Sunday, November 21, 2010

I've Looked at Clouds from Both Sides Now

Sometimes the clouds I see make fantastic pictures. But I can't always take fantastic pictures of them.

The sky is frequently a bit of a problem for photographers. Usually the sky is so much brighter than the ground below that it tends to wash out in the final photograph.

If you try to restrict the photo to the sky alone you lose a sense of scale. And those clouds that look so visually appealing to the eye may fade away to pale smudges against against a pastel icy-blue sky.

Skyscape
For many years conventional photographers have used a so-called 'pola-screen' filter to improve photographs that include the sky. The filter reduces the passage of polarized sky light through to the lens. This causes the sky to darken and become a more saturated blue. The sky is no longer vastly brighter than the ground and clouds tend to stand out in stark contrast from their surroundings.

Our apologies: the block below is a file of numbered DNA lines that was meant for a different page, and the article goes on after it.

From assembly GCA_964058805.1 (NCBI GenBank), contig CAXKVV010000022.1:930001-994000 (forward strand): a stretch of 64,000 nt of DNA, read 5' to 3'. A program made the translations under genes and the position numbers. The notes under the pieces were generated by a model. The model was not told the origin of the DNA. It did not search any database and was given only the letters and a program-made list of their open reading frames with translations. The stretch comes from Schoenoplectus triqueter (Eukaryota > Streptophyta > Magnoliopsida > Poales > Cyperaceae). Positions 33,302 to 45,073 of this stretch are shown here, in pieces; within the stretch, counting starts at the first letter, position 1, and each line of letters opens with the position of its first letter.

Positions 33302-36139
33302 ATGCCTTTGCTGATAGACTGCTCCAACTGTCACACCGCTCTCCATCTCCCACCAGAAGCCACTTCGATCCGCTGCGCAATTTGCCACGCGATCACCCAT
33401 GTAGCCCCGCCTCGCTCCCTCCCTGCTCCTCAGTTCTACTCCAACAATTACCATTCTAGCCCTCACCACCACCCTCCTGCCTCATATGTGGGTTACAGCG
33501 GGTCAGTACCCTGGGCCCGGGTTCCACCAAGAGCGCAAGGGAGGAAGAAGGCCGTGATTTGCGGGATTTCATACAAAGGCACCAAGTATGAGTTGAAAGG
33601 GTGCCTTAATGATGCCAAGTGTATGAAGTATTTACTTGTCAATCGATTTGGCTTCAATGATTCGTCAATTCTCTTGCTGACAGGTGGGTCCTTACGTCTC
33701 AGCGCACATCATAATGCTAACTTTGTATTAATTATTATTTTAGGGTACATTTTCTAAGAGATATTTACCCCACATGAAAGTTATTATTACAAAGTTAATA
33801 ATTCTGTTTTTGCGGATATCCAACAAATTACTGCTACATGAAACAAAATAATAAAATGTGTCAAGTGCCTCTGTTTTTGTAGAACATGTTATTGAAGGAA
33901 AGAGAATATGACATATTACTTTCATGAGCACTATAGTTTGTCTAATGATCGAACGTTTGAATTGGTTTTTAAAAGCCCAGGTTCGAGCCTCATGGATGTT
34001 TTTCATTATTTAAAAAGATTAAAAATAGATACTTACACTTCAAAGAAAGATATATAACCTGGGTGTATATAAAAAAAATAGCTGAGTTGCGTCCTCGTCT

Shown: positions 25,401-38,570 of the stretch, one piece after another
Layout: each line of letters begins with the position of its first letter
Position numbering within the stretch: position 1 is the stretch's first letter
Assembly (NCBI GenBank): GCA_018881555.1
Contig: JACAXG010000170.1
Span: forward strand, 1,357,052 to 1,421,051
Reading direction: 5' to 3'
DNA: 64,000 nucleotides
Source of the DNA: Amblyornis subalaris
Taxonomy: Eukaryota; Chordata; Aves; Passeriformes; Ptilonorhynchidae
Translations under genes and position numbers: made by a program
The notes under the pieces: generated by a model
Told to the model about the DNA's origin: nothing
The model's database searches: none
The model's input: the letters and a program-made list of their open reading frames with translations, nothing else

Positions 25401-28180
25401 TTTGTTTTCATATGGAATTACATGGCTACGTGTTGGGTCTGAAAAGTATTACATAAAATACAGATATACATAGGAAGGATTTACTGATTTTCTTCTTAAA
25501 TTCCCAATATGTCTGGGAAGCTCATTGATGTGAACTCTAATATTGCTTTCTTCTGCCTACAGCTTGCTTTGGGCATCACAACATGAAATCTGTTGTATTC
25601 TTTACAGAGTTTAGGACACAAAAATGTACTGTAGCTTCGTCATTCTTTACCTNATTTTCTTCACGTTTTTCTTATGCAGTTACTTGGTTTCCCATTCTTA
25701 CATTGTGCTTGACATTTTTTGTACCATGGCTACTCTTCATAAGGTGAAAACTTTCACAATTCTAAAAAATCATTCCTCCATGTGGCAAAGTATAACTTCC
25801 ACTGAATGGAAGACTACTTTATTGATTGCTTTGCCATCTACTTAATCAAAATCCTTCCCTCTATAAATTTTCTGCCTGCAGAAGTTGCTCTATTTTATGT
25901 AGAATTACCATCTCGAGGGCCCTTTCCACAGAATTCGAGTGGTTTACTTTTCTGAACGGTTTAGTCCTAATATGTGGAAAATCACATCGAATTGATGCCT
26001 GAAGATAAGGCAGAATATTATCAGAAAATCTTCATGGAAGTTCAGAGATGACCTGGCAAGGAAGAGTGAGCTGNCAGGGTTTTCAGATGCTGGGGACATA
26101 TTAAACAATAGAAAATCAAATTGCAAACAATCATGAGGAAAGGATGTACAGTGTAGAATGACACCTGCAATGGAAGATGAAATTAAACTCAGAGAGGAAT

Although the iPhone camera is not especially well designed for adding physical filters to the lens, I've found that you can simply take a photo through one lens of a pair of 'polaroid' sunglasses to get a very decent pola-screen effect.

Fortunately if you don't have your shades with you, Iris Photo Suite now includes a polarizer filter among its photo fx. This nifty effect can turn your bland sky into a visual delight - quite the sort of thing you originally imagined when seeing those magnificent clouds.

Lots of other photo processing goodies in Iris Photo Suite as well. This may just turn out to be the Photoshop of the iPhone.

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